Tuesday, June 10, 2008

SA Column - Black Firepower: Robert F. Williams and the 2nd Amendment

Posted by Jack Hunter on Tue, Jun 10, 2008 at 8:39 PM

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In 1925, Robert F. Williams was born into the nasty era of Jim Crow, a time when a man's skin color determined his place in the world; often he was barely even considered a man. The white establishment bullied and oppressed blacks as a matter of custom, and justice was anything but blind.

Despite this tragic existence, Williams said of Monroe, "My family roots were buried deep in the soil of the South. I couldn't extract them and bury them somewhere else." So Williams decided to do what past generations of patriotic Southerners had done — defend his soil against foreign aggressors, namely the Ku Klux Klan.

As head of the local chapter of the NAACP, Williams (who was also a World War II veteran) organized a militia unit he called the Black Armed Guard, trained black men and women to use rifles, and fortified his entire neighborhood by stacking sandbags and stockpiling weapons. It worked.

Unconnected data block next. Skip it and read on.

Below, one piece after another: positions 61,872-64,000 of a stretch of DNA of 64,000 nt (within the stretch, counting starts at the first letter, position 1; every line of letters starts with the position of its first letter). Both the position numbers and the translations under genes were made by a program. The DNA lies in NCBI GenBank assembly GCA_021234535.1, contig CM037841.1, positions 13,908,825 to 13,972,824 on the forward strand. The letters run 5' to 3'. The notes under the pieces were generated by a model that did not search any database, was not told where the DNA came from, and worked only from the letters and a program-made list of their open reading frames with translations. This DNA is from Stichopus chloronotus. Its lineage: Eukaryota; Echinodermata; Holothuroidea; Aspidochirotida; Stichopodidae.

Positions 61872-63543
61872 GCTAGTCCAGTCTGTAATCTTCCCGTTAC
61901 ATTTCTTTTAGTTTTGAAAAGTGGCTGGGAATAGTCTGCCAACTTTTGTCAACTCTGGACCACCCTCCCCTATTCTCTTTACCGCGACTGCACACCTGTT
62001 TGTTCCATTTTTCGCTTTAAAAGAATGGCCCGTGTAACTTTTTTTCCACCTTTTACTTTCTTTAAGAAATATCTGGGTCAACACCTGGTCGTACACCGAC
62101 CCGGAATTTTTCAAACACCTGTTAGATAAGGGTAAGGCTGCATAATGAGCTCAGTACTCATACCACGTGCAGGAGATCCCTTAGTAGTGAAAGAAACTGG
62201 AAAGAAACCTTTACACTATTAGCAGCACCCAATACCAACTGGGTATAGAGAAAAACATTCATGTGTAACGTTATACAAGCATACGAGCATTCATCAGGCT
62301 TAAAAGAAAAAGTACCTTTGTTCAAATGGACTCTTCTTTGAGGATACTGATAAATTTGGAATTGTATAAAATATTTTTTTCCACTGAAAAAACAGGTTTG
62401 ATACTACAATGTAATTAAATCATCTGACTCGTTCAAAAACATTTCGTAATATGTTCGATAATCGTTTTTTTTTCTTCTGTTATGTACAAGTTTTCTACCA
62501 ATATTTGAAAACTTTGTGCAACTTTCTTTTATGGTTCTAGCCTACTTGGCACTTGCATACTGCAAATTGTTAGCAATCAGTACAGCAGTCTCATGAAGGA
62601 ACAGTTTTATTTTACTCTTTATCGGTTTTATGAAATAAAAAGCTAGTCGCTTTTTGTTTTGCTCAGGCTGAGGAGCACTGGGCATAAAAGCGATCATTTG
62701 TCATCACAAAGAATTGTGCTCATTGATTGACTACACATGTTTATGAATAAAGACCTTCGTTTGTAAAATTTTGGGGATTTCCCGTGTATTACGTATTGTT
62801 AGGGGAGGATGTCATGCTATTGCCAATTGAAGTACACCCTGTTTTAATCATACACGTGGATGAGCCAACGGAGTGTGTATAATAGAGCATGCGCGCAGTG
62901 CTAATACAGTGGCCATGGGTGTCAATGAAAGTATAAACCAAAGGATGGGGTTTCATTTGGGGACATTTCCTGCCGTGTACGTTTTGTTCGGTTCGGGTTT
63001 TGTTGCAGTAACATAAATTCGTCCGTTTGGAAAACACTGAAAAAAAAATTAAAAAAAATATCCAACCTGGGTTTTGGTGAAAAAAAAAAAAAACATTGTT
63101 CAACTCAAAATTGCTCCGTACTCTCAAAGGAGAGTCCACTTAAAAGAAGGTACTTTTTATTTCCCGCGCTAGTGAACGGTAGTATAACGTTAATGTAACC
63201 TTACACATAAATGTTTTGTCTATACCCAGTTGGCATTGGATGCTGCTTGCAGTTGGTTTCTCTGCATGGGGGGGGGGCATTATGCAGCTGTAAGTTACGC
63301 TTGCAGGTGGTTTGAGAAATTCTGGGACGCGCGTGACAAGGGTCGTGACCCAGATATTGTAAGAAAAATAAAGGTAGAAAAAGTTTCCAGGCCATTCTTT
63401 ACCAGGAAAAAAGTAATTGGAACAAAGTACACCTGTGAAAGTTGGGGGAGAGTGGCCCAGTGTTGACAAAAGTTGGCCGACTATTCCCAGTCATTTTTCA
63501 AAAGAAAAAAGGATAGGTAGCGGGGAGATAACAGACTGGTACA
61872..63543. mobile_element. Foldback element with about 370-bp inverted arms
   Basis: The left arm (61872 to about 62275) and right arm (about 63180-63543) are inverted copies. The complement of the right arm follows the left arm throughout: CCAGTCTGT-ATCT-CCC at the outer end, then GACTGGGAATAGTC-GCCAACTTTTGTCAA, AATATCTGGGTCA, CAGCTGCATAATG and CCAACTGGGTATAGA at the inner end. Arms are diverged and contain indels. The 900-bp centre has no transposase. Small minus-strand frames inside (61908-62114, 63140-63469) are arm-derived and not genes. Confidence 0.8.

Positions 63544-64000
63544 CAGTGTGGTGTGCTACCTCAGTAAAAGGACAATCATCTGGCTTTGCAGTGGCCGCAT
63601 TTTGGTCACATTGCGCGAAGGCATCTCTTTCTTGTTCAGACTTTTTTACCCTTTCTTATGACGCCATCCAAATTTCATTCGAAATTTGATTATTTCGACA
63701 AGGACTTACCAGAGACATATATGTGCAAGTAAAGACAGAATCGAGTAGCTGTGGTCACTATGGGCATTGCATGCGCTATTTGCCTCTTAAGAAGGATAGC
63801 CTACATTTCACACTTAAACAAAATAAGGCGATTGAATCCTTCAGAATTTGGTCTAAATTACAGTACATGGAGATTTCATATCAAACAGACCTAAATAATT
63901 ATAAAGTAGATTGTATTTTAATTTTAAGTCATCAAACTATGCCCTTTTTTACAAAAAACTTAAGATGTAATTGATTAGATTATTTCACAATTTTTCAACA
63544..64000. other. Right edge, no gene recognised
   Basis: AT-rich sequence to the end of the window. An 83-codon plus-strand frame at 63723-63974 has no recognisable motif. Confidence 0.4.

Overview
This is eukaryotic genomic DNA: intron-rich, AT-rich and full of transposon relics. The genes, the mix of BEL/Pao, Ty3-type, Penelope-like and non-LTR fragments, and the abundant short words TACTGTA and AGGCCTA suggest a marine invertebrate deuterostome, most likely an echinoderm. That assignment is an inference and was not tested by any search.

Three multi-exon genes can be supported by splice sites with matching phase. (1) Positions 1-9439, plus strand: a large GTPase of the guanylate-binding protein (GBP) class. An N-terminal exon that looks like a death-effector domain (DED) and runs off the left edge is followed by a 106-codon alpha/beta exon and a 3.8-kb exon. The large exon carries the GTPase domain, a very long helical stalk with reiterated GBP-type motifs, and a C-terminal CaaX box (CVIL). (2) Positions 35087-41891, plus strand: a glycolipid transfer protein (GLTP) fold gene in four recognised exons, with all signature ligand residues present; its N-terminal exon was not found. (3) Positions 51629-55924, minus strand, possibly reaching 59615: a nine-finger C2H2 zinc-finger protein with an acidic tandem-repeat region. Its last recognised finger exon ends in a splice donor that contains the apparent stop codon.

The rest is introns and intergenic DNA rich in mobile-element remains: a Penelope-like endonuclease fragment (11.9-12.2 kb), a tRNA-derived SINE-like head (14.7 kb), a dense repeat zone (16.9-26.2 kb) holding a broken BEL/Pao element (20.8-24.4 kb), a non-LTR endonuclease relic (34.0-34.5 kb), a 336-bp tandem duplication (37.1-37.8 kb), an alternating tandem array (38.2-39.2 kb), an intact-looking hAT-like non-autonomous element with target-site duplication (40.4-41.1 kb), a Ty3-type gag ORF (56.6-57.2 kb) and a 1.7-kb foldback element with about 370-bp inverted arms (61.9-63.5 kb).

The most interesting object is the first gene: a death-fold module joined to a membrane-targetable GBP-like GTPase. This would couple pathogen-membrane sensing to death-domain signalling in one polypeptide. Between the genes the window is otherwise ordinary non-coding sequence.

Today, Ivy League politicians routinely talk about their love of sportsmen and hunting, and that is considered enough to satisfy the rednecks. But the cigar-chomping, gun-toting Williams — a black redneck if there ever was one — wasn't hunting quail. He was hunting Klansmen.

Williams' example serves as an eternal reminder that the right to self-defense is indispensable to liberty, as sometimes men need to defend themselves from their government. Just ask Thomas Jefferson.

Read SA's "Black Firepower"

Robert Williams is a new hero of mine, and I encourage conservatives to study his example, particularly as a reminder of the importance of gun rights and self defense.

Here is the first of 6 You Tube installments of a PBS documentary on Williams. After the video finishes, along the bottom you will find links to parts 2 - 6. Enjoy:

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